Much of this work is still in progress. While initiatives to address technology systems in Ontario are nearing completion, the company is launching similar programs in Western Canada. A new automated warehouse going up in Vaughan, Ontario, will streamline Sobeys' supply chain there. An internal program to improve service was launched in Quebec and has showed promising results, while initiatives to improve operational performance and reduce shrink are showing progress, with those savings reinvested to maintain price competitiveness.

The company maintains that all those changes will eventually find their way to the bottom line, but earnings performance has been erratic in the meantime. Sobeys' stock was down considerably this year when Empire Cos. — the investment vehicle created and controlled by the founding Sobey family — announced an offer to buy the shares it did not own in the company and take it private.

While the price Empire offered — a 53% premium to Sobeys' current trading price — came as a shock to some observers (and at the same time, a pleasant surprise to investors), it ultimately signaled that the family's interest and faith in the business were still strong after 100 years.

“A truly entrepreneurial Nova Scotian is someone who is in the game for the long term and will do whatever it takes to be successful,” said Condon. “In time, they're going to make it. They're very patient. As a native Nova Scotian myself, I would never underestimate a Nova Scotian.”

A Sobey Family History

Sobeys traces its beginnings as a retailer to 1907, when John William “J.W.” Sobey traveled rural Nova Scotia by horse-drawn carriage, buying and selling livestock and their meat from local farmers.

J.W. was the son of William Sobey, a member of Britain's Royal Engineers who was stationed in the busy shipping port of Halifax in the mid-19th century. William met and married a local girl, Janet MacIntosh, in 1862 and after a brief return to England, raised the family on a northern Nova Scotia farm.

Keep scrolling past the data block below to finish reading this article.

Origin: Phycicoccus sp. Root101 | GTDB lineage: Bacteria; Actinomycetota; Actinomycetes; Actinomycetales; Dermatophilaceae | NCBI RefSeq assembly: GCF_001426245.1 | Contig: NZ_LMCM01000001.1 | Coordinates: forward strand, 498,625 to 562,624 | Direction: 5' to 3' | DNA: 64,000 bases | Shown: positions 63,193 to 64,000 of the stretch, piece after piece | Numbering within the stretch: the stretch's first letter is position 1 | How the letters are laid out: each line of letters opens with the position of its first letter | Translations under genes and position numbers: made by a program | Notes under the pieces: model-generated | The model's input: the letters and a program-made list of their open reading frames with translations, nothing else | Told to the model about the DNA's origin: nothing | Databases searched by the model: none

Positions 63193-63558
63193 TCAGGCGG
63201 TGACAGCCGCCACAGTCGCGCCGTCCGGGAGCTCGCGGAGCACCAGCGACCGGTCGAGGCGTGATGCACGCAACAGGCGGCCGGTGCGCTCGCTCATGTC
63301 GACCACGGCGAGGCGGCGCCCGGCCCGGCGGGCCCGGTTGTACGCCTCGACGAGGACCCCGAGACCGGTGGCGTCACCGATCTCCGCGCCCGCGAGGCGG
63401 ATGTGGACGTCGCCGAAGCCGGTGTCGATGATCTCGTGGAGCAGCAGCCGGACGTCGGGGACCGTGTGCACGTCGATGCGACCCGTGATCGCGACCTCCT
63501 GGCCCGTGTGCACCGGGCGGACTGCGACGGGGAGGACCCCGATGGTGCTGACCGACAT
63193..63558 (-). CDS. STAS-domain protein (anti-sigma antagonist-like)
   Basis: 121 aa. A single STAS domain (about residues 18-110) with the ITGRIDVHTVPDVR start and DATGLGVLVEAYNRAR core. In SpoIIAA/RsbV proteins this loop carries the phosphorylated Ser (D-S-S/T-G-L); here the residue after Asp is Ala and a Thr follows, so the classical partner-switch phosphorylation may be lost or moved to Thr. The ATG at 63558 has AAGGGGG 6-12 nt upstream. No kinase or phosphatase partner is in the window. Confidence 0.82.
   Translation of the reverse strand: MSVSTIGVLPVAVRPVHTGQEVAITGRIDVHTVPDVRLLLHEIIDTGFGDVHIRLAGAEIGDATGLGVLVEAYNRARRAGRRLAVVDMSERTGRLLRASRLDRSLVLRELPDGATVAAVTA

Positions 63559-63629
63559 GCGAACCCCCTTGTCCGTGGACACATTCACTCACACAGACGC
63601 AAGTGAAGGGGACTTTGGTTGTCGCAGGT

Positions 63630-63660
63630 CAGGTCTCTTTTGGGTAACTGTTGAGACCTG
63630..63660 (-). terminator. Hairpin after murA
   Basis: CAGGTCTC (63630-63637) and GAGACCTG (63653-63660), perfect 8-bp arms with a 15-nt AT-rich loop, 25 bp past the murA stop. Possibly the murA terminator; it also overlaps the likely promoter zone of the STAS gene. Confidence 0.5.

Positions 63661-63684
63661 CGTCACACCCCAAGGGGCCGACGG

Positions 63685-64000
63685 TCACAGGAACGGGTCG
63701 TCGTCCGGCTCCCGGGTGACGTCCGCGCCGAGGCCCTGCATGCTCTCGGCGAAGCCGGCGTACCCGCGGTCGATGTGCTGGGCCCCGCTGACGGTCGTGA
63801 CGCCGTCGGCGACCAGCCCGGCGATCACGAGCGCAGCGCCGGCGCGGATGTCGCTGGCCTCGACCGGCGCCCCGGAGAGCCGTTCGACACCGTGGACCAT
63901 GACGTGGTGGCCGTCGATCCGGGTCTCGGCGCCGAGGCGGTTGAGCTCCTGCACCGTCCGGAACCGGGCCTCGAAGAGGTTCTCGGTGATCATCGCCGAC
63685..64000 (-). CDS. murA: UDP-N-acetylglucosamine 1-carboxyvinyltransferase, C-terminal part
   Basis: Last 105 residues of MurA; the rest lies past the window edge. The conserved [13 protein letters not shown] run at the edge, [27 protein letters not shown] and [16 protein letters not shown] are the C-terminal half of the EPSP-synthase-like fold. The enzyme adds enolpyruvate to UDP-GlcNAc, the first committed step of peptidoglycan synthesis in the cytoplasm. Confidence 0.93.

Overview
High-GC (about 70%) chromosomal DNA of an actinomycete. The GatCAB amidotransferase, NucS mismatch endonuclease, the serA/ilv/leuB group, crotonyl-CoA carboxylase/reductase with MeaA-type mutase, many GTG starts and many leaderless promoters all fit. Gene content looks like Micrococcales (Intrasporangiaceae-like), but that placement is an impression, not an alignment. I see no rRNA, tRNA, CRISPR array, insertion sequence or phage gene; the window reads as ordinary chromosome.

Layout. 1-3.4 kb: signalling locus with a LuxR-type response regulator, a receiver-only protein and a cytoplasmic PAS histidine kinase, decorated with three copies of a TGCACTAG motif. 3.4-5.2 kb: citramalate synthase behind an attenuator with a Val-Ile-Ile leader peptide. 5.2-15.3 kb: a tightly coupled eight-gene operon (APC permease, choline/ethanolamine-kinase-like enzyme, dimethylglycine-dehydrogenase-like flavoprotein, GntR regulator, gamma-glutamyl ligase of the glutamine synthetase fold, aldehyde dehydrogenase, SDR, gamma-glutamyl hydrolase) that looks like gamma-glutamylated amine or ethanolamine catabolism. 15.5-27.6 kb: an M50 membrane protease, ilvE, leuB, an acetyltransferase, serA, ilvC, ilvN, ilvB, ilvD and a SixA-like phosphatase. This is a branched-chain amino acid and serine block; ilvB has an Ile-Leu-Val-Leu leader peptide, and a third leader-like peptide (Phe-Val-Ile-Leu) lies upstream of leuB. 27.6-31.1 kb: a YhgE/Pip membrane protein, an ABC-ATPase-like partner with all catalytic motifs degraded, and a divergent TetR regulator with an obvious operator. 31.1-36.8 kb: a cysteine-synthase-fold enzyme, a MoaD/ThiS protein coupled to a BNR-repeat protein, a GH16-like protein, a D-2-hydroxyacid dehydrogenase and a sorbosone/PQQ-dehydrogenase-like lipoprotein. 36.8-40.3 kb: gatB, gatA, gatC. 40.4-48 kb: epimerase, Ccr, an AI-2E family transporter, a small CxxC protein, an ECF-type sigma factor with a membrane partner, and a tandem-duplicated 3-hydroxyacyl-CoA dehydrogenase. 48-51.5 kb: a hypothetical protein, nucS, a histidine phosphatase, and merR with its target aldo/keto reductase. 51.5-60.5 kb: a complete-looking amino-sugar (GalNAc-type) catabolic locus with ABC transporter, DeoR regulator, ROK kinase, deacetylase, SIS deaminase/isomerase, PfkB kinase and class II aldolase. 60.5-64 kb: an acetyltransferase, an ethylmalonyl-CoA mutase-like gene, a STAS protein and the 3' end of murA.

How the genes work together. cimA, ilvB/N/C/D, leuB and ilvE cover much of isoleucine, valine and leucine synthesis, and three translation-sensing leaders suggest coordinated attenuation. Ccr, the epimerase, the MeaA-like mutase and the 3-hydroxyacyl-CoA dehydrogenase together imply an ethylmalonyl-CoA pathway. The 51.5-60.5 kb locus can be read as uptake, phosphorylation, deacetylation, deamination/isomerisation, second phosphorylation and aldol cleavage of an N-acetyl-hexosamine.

J.W., his wife Eliza, and their son Frank moved to Stellarton, Nova Scotia, in 1905 where he launched his meat-delivery business. Often helping him out was his precocious son Frank, who from a young age had a preternatural nose for business. Frank made $100 buying and selling stock of Canada Cement as an 8th grader. At age 16, he enrolled in business college and by 1924, Frank had persuaded his father to expand his business from meat and vegetables to a full line of grocery products.

While several members of the Sobey clan helped out in the early days of the company, Frank Sobey's dedication and innovation were most influential in making Sobeys a company that would last 100 years. He was quick to pick up on promising technology advances: for example, the cash register in 1925 and the electric door 20 years after that. By 1939 the company had five stores.

Frank Sobey in the meantime was getting ideas from visits to the United States with his wife Irene. They returned to Nova Scotia determined to emulate the early modern supermarkets they had seen, such as King Kullen, Piggly Wiggly and Publix.

Sobeys opened its own version of the self-serve, all-cash, low-price supermarket in 1949 in Truro, Nova Scotia. A newspaper ad of the times reminded readers in part, “Our low prices are the workingman's friend and shopping here for all your food needs is like getting a raise in pay because our low prices increase the buying power of your food dollar.”

Frank's three sons — Bill, David and Donald — continued their father's work, expanding Sobeys throughout Nova Scotia, New Brunswick and Newfoundland, and into Quebec in the mid-1960s. Frank Sobey passed away in 1987 — the same year the chain surpassed $1 billion in sales for the first time.

The Sobey sons took over management of the company in 1971 with Bill and David taking executive roles at Sobeys and Donald heading the affiliated investment firm, Empire Inc., which among other things made a shrewd investment in Maine-based retailer Hannaford Bros. Empire would also become influential in real estate through a controlling interest in Crombie REIT, a shopping-center owner and developer, and as the owner of Empire Theatres, Canada's second-largest movie theater chain. Empire went public in 1983.

Sobeys moved into Ontario for the first time in the early 1990s, and in 1998 captured great swaths of Quebec and Western Canada when it purchased the Oshawa Group, quadrupling the size of the company overnight.

Sobeys since then has worked on aligning its banners behind its brand of food-focused supermarkets and discount stores, and expanding through new store growth and acquisitions, such as Ontario-based Commisso's in 2004.

Sobeys went public in order to raise money for the Oshawa acquisition, with Empire, still controlled by the Sobey family, holding a significant stake. Earlier this year, Empire offered to buy all the remaining shares it didn't own so as to take the company private again. This, they said, will let the company grow back under the watchful eye of its founding family.
— J.S.